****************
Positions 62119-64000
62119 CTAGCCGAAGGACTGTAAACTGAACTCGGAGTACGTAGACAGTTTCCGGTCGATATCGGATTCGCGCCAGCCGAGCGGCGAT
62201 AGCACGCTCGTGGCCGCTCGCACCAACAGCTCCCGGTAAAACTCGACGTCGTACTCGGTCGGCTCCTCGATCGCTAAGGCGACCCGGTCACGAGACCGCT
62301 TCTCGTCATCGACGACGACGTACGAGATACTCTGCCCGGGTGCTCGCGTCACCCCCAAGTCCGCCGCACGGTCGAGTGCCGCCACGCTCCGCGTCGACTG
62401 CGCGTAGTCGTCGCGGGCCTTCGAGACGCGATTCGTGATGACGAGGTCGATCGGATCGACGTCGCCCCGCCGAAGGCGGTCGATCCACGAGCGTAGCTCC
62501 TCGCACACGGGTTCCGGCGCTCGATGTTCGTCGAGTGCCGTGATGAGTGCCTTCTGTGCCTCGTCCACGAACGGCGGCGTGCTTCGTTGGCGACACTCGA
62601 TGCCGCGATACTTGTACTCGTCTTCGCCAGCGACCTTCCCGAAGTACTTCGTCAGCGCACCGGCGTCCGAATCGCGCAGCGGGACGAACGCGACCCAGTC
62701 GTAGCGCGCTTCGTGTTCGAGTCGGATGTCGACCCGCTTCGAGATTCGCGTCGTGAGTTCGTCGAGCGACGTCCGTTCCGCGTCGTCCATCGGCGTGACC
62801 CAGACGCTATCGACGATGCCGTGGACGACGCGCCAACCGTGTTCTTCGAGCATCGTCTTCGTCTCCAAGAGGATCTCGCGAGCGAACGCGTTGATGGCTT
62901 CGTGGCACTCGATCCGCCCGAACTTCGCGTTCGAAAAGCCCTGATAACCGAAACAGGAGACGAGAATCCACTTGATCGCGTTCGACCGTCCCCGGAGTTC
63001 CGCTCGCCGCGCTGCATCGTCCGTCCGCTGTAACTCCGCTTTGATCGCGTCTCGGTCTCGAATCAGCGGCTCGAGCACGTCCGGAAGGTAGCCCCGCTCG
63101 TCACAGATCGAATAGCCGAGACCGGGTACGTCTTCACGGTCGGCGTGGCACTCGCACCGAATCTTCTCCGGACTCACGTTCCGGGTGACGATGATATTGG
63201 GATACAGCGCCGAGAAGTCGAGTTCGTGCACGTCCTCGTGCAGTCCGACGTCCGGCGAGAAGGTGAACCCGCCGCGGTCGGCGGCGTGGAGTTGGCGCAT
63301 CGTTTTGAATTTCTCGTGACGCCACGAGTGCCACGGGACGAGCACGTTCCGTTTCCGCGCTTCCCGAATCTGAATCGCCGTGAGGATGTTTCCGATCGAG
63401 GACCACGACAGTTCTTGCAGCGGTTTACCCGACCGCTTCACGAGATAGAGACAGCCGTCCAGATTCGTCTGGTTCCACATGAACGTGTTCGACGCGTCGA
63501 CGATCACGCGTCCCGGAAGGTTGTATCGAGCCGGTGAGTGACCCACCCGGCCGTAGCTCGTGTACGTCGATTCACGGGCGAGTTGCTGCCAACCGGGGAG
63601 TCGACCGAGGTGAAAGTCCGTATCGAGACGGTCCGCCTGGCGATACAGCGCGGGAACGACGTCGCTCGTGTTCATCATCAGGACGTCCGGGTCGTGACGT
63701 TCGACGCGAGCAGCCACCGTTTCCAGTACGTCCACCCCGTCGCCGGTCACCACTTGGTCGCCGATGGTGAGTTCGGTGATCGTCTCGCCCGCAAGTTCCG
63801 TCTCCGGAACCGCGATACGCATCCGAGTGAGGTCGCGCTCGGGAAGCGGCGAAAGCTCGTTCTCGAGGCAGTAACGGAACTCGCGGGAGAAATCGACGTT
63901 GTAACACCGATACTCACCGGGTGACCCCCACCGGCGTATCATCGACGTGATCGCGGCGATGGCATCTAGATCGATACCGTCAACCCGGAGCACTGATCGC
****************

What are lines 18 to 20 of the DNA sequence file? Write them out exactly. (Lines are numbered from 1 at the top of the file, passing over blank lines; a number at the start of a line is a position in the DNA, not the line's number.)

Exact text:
63701 TCGACGCGAGCAGCCACCGTTTCCAGTACGTCCACCCCGTCGCCGGTCACCACTTGGTCGCCGATGGTGAGTTCGGTGATCGTCTCGCCCGCAAGTTCCG
63801 TCTCCGGAACCGCGATACGCATCCGAGTGAGGTCGCGCTCGGGAAGCGGCGAAAGCTCGTTCTCGAGGCAGTAACGGAACTCGCGGGAGAAATCGACGTT
63901 GTAACACCGATACTCACCGGGTGACCCCCACCGGCGTATCATCGACGTGATCGCGGCGATGGCATCTAGATCGATACCGTCAACCCGGAGCACTGATCGC